(Jamaica Observer) – Congregations in churches across the capital city yesterday morning fell drastically as Jamaicans observed advice from the health authorities to avoid large crowds and fend off the coronavirus disease (COVID-19).
As the Ministry of Health and Wellness confirmed two more cases of COVID-19 in the island, bringing the number to 10, worshippers were greeted at church doors by gloved and ungloved ushers with bottles of sanitiser which they sprayed on the hands of the faithful on entering the sanctuaries.
Attendance was sparse at St Mary the Virgin Anglican Church on Molynes Road when the Jamaica Observer visited about 8:00 am.
Kerene Latty, the rector’s warden, explained that membership comprises mostly senior citizens, and as such it was expected that many of them would not have attended yesterday’s service.
“Generally, we have from 150 worshippers upwards,” Latty said and estimated that there were about 70 people in the congregation at the time she spoke with the Observer. Latty, though, said she expected more worshippers to arrive as the morning progressed.
Low attendance was also the case at Kingston Open Bible Church on Washington Boulevard for the 7:00 am service.
Usher Devon Daley manned the main door with a large tub of sanitising wipes which he offered to members and guests on entry. A box lined with a large garbage bag was placed at the door for people to dispose of the wipes after using.
“In terms of what we’re doing, we’re making sure that everybody is aware of what is happening, how the virus works, the protective measures… We do it primarily from the platform [and] we’ll be doing more of it this morning. As you can see, we have sanitised wipes, we encourage everyone to wash their hands, observe social distance as much as possible,” Anderson said.
“We have been streaming online for several years now, and that is happening right now,” he added, pointing out that the number of worshippers in the church — which seats approximately 900 — was about 300 at the time of the interview.
At Boulevard Baptist Church, Rev Devon Dick estimated that his congregation was down about 30 per cent at minutes before the 9:00 am start of the service.
“We have Dr Stacey-Ann Brown who is coming to talk to us about COVID-19, and I’ll be doing a special prayer as it relates to the coronavirus,” Rev Dick said.
In addition to including useful tips on how to combat COVID-19 on the front page of the published programme, the church had dispensers with sanitiser at the doors. Rev Dick also explained that they made an adjustment in the way the offering is collected.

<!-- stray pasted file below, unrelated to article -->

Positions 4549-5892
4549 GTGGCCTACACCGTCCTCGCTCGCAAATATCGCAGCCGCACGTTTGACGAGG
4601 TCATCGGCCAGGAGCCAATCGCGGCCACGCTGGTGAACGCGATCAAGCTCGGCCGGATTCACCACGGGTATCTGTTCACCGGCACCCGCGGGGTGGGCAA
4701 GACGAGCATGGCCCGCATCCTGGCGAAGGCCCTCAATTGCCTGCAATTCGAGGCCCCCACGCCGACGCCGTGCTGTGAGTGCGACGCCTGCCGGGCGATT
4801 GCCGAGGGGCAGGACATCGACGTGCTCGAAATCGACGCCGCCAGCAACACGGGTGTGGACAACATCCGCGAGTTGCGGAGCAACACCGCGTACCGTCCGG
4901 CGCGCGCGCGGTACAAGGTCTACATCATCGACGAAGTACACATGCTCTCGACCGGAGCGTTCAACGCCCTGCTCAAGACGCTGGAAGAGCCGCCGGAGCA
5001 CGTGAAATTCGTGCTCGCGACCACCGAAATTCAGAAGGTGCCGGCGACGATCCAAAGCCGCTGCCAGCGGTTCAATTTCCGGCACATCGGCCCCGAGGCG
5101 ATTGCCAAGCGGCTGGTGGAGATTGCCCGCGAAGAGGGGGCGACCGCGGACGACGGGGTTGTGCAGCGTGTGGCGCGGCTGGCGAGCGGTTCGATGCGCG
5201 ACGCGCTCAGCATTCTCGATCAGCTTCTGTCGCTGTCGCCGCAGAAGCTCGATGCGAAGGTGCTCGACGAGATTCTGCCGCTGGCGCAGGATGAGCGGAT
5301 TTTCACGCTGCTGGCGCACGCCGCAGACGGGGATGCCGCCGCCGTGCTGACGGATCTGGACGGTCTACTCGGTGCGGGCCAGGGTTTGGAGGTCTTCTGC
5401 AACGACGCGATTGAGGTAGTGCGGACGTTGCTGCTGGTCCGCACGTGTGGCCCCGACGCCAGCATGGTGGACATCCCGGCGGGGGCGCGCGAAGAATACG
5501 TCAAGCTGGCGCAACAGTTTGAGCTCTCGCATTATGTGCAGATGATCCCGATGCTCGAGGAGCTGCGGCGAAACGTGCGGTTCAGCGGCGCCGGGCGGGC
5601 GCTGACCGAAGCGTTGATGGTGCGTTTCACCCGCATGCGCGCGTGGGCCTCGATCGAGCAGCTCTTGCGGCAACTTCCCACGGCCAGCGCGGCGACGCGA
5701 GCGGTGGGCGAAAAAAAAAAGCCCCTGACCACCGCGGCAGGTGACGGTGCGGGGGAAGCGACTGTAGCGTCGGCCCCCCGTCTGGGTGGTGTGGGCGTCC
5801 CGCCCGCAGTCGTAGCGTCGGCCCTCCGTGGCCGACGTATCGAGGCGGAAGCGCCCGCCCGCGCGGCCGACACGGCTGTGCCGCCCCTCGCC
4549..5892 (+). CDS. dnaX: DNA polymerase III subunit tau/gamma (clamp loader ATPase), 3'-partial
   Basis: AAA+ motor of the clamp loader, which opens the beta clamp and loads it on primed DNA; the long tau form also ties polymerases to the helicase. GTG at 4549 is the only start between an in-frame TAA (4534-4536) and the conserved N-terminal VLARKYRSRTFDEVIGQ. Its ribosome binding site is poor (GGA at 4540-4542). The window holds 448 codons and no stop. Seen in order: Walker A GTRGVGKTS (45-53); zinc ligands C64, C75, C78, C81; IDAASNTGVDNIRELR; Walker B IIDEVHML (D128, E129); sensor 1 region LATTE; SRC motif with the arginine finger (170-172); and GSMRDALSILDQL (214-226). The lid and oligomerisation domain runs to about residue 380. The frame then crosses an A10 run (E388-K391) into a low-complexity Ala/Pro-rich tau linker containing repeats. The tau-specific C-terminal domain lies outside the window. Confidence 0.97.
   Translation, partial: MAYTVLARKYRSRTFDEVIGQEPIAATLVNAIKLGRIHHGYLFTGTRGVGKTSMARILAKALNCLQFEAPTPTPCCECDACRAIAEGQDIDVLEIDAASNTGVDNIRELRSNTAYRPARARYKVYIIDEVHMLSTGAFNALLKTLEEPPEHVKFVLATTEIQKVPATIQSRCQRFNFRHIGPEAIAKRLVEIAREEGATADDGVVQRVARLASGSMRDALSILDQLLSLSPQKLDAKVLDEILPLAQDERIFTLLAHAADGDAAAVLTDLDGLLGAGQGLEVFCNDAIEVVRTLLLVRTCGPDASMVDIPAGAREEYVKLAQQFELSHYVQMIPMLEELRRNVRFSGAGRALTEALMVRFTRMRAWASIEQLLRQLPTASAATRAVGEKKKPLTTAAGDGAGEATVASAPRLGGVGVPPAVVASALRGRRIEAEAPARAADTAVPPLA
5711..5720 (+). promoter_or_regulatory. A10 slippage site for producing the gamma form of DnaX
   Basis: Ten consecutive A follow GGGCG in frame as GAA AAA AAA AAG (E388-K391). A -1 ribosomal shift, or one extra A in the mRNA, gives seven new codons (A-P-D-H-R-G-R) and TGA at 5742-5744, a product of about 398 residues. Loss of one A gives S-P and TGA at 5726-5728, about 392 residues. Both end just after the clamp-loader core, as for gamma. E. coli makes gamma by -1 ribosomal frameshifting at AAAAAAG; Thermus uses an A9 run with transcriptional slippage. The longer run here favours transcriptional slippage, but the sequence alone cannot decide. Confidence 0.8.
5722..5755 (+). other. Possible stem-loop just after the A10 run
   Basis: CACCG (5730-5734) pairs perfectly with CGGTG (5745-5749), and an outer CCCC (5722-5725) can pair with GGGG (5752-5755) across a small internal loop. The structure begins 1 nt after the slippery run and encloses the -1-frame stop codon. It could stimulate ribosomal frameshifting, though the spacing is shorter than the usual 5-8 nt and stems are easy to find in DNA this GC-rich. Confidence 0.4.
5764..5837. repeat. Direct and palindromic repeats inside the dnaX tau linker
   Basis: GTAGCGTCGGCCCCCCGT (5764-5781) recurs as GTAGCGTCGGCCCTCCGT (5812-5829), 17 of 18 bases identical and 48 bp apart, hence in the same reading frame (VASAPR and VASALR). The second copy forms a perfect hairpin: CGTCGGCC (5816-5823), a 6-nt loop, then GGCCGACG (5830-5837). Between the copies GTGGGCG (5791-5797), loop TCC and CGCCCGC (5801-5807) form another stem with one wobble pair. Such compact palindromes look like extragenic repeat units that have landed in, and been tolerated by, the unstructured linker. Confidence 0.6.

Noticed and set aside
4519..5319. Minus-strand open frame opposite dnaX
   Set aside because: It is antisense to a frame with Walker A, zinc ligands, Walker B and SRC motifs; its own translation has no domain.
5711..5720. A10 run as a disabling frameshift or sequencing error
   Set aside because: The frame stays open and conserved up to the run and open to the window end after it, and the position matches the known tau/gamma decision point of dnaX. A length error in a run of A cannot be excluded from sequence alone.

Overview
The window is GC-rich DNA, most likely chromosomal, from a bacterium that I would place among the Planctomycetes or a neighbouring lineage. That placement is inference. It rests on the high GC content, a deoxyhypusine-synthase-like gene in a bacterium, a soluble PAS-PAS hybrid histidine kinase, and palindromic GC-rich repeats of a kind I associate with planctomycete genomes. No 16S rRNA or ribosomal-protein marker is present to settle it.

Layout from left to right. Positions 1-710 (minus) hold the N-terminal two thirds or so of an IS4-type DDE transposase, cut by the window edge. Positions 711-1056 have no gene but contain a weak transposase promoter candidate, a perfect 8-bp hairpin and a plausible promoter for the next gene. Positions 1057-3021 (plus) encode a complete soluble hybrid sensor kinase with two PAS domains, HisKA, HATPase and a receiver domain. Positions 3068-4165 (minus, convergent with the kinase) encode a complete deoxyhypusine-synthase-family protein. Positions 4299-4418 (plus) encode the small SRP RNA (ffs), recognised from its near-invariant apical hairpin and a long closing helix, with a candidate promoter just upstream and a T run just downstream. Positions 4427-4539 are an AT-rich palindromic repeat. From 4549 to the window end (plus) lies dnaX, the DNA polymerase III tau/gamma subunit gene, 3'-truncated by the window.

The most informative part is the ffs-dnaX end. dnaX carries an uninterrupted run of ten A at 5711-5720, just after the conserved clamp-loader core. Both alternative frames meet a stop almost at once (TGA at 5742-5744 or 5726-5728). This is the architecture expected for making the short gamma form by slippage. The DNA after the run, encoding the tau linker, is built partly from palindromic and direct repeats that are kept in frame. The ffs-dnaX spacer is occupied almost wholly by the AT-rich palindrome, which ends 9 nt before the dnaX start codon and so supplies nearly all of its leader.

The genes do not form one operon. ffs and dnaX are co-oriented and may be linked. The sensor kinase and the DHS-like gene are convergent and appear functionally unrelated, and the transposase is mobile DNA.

“We have a change with a walk-up offering, instead of the regular passing around of the bag because some people have fears, so out of an abundance of caution we have engaged in certain changes,” he said. Additionally, the practice of holding hands during sections of the service has been discontinued.
At Deliverance Centre, on Waltham Park Road, Bishop Herro Blair told his flock that the church board had taken a decision to suspend all activities.
We’re going to be under total lockdown in this church unless there are changes… and those changes will be communicated via WhatsApp and Facebook,” Blair said.
“If things remain as is, and there is no escalation and there is no further advice [from the health authorities] I can say right now we can have church on Sunday morning, but we are going to ask you to listen for public advisories.”
He appealed to members to shun the deluge of social media posts regarding the virus and get information only from the Ministry of Health and Wellness and the Government “because you will run into problems”.
A few metres away, on Waltham Park Road, one of the officials at the Evangelistic Centre, Obediah Martin, explained that the church would be continuing its main Sunday morning service. “We’re keeping that so people can come and worship or they can do it from home as we are going to put in place a streaming service starting next week,” he said.
The church, however, has suspended all other activities and will make a decision on whether to go ahead with Monday prayer and Tuesday fasting.
“But the church doors are open for anyone who wants to come in and pray,” Morgan emphasised.
He also said that the church had not yet made a decision on funerals and weddings, but will abide by the advice of the health authorities.
Noting that the number of worshippers yesterday was approximately half of the usual 900 to 1,000, Morgan said the church had expected the drop in attendance.
The effect of the virus on activities, though, has strengthened his faith.
“I believe the church is doing a wonderful job at this time,” he said. “The church is the light of the world and if it shuts off then the world will be in darkness. We don’t walk by sight, we walk by faith, and we have consideration for the people who do not have faith.”
Yesterday, as well, a worshipper at St Andrew Church of Christ on Red Hills Road said he participated in his service online using the Zoom app.